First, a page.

gained, however, in general interest, from If one possessed an ear-trumpet like the curious mixture of races gathered here, Dame Eleanor Spearing's, by laying it on all living under a common rule, with the almost any spot of these steeply mounting same work and the same general influences, hills and winding trails, one might hear yet as distinctly national as if each occuthe ringing of hammer and drill against the pied its own corner of the earth. rock, the rumbling of cars through cavern- It gives me a strange feeling to see the ous drifts, the dull thunder of blasts, even miners go down into the underworld. The the voices of men burrowing in the heart of men's heads show above the top of the the mountain. One can walk, in the pas- “skip," the bell strikes, the engineer moves a sages only of this underground world, for lever, the great wheels of the engine slowly twenty-seven miles without treading the swing round and the heads disappear down same path twice. Only those familiar with the black hole. I can see a hand waved and its blind ways from childhood may venture the glimmer of a candle for a little way. below in safety without a guide, for besides The spark grows fainter and a warm, damp the danger of being lost, is that of wan- wind blows up the shaft. dering into some disused “labór," where Above-ground, the colony is in three the rotten timbers threaten cave.” stories: the Hacienda * at the foot of the Within the last year, I am told, a part of mountain, the Cornish camp half-way up, “ Mine Hill” has settled three inches, and and the Mexican camp on top; a long everywhere above the “old workings” great winding road leads from one to another, cracks and holes show how the shell is con- like a staircase. From its breezy landings, stantly sinking. If this burrowing process looking back, one can follow the Santa goes on with the same vigor' as during the Clara valley, opening out to the sea, and the last thirty years, the mountain will some long quiet lines of the Coast Range opposite, day be nothing but a hollow crust,- huge while the nearer mountains fold in around nut-shell, emptied of its kernel. Acres of with strong lights and shadows. The mountits surface now cover nothing but emptiness, ains are not bare, but clothed chiefly with -caverns, hundreds of feet in length and scrub-oak and live-oak, not large, yet sufbreadth, connected by winding passages ficient to soften the rugged outlines. The hewn out of the rock, and propped by a “works" are hidden by spurs and clefts, so net-work of timbers.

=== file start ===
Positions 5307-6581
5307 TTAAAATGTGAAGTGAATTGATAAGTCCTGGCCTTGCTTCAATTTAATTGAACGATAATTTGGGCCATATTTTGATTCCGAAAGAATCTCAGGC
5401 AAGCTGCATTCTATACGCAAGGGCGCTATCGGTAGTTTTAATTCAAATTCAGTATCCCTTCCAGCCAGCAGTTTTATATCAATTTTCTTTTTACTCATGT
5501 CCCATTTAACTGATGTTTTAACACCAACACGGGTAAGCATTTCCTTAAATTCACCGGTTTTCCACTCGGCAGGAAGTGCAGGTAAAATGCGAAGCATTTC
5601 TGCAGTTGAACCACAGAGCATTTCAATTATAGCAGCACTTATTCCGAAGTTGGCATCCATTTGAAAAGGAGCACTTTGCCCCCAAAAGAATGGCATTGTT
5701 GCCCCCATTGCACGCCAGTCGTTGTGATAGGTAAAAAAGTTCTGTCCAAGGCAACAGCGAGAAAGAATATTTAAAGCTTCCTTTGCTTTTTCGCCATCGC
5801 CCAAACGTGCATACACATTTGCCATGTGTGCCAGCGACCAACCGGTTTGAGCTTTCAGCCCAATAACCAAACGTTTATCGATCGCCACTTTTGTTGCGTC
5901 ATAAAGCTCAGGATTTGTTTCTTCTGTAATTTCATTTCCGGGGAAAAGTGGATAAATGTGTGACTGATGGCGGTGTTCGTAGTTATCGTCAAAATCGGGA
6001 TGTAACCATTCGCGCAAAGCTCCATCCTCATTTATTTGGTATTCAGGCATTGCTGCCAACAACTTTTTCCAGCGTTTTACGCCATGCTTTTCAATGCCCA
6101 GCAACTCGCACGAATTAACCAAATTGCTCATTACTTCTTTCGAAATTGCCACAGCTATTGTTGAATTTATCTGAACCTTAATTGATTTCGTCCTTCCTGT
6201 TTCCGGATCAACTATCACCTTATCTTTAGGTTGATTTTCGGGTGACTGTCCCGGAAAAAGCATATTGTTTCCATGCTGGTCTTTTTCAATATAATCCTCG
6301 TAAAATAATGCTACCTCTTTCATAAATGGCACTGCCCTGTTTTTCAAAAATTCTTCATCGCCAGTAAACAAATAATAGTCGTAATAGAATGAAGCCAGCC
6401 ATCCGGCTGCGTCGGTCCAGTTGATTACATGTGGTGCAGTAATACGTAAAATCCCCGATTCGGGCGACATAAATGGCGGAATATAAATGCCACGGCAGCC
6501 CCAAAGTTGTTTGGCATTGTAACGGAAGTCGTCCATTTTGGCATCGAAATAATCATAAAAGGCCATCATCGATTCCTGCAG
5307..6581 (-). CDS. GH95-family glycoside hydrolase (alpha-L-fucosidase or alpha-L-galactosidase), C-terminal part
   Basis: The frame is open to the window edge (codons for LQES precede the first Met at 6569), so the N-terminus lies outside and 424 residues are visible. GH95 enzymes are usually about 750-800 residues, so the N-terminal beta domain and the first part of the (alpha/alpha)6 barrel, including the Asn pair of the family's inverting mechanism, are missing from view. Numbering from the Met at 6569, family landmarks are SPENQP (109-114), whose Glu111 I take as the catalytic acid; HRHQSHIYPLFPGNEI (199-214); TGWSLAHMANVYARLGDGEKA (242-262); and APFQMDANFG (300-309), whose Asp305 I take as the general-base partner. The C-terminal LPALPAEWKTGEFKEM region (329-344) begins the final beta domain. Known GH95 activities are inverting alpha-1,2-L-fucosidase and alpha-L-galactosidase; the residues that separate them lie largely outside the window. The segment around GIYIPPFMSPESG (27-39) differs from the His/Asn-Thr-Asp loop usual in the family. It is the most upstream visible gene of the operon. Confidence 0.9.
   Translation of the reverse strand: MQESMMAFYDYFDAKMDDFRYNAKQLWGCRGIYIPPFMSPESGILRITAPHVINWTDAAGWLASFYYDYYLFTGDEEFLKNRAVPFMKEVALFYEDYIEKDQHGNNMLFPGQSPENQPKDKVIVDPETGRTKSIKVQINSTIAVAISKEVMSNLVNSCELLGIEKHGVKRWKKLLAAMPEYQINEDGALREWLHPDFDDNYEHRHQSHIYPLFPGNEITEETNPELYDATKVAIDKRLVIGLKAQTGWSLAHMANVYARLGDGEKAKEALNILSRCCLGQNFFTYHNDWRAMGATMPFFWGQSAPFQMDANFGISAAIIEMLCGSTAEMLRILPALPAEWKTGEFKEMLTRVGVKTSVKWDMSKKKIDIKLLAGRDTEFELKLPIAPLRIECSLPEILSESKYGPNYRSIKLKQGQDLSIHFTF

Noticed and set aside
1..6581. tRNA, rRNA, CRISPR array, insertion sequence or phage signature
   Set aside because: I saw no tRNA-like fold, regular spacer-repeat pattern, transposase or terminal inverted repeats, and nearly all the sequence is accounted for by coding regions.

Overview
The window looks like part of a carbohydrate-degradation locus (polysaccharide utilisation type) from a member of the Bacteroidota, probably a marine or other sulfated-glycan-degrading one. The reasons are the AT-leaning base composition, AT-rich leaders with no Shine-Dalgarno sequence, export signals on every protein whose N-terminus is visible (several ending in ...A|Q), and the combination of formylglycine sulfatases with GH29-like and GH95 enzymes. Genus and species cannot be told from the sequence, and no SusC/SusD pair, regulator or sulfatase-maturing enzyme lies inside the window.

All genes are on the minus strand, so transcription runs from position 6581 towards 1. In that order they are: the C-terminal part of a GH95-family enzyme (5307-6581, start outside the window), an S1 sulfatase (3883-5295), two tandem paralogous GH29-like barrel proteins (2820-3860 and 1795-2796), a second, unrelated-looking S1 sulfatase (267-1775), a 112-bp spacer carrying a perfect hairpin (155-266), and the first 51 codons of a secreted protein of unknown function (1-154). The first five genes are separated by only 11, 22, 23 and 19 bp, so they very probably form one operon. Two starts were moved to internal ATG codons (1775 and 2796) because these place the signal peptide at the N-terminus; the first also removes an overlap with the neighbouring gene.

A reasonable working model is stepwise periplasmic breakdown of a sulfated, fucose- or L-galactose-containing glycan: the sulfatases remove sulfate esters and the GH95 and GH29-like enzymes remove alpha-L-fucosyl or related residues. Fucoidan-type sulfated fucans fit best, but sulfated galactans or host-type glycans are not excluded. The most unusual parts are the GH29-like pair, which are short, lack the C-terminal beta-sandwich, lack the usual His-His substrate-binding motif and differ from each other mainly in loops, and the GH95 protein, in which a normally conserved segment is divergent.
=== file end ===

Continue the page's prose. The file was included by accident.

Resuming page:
as to be quite inconspicuous. The shaft“ Nuevo Almadén,” the mine was called, houses and miners' cottages on the sides under the leisurely Mexican régime; then of the hills are of no more consequence than the quicksilver ore was carried in leather rabbit-holes. sacks on the miners' heads, up ladders made The charms of the Hacienda are of the of notched logs, and “packed ” down the obvious kind : a long, shady street, folmountain to the furnaces, on the backs of lowing the bright ripples of a stream mules. There is an old “labór” called “La (which the tourist generally speaks of as the Cruz,” where candles were kept burning “ Arroyo de los Alamitos "), at one end the before a shrine to the Virgin, hollowed out manager's house, with its double piazzas of the rocky wall. It was furnished with a crucifix and an image of the Queen of